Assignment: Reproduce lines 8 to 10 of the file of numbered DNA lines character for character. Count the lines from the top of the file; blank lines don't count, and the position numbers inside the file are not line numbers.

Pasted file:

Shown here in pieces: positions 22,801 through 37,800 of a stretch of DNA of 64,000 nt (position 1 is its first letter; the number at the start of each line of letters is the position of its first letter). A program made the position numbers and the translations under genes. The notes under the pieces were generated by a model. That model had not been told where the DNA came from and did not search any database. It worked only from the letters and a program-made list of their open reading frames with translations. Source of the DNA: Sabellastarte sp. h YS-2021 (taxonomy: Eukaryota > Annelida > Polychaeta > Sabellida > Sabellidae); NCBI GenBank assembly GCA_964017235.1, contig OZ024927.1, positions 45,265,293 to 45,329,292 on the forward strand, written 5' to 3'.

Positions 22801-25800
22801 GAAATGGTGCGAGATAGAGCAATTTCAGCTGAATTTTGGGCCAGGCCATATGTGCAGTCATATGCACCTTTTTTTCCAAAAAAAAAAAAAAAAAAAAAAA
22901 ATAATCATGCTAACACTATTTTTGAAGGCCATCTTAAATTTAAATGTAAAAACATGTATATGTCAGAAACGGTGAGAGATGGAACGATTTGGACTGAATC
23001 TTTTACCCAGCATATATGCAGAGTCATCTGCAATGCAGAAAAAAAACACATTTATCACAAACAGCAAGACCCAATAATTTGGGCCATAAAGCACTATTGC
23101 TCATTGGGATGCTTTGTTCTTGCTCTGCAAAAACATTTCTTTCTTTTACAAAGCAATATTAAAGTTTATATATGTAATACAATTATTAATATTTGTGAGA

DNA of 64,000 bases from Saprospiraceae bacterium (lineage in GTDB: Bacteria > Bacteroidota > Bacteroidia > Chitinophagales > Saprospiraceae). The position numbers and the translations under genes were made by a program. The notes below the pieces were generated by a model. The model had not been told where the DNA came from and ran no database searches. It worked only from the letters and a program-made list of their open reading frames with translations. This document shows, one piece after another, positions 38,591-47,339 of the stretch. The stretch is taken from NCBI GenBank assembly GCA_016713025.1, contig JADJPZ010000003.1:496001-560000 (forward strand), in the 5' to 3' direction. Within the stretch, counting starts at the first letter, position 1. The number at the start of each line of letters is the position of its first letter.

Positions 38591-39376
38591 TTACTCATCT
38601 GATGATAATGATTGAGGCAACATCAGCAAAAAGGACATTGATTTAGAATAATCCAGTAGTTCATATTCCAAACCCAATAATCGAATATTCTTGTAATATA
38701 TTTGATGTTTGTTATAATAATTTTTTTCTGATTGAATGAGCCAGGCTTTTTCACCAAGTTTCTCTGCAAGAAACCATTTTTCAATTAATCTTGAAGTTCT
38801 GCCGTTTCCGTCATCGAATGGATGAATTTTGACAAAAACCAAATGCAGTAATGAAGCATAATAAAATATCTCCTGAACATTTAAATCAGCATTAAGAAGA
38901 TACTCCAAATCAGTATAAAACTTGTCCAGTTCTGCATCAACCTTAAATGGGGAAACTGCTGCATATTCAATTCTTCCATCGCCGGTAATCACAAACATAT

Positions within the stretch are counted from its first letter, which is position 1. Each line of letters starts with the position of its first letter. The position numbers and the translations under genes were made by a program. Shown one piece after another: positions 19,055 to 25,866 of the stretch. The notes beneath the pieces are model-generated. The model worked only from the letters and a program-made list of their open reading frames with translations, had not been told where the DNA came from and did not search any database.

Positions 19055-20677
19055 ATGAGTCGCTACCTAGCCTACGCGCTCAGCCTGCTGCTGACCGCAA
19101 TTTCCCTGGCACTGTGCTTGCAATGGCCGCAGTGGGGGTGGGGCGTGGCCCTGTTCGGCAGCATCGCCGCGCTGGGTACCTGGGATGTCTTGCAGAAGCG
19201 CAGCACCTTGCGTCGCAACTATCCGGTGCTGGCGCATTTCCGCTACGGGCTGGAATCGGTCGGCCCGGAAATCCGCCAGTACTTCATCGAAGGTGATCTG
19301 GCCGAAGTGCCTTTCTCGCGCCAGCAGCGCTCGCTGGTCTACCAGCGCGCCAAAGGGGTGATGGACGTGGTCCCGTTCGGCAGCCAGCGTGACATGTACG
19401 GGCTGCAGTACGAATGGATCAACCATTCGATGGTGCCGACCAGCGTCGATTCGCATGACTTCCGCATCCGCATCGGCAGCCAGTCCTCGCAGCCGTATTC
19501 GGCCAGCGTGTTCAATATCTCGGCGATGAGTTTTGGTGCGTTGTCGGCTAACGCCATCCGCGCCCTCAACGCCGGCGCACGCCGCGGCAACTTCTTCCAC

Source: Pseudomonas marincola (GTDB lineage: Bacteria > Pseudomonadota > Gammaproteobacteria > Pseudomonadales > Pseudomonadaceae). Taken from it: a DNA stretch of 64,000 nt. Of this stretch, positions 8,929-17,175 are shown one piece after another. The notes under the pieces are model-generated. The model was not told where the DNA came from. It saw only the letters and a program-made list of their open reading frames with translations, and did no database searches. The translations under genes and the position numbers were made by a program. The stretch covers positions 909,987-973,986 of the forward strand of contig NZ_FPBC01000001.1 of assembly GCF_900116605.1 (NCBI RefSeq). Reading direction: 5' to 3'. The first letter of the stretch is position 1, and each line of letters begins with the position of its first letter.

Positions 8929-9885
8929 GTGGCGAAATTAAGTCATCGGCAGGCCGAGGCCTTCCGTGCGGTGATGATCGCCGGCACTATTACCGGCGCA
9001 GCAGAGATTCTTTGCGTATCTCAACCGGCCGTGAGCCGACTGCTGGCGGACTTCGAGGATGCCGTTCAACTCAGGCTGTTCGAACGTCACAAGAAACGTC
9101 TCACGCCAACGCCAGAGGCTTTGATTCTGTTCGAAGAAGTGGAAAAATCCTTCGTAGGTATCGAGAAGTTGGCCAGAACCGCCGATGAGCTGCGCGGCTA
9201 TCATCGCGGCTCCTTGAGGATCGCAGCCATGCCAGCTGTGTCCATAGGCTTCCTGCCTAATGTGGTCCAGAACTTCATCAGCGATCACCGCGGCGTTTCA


Positions 38591-39376
38591 TTACTCATCT
38601 GATGATAATGATTGAGGCAACATCAGCAAAAAGGACATTGATTTAGAATAATCCAGTAGTTCATATTCCAAACCCAATAATCGAATATTCTTGTAATATA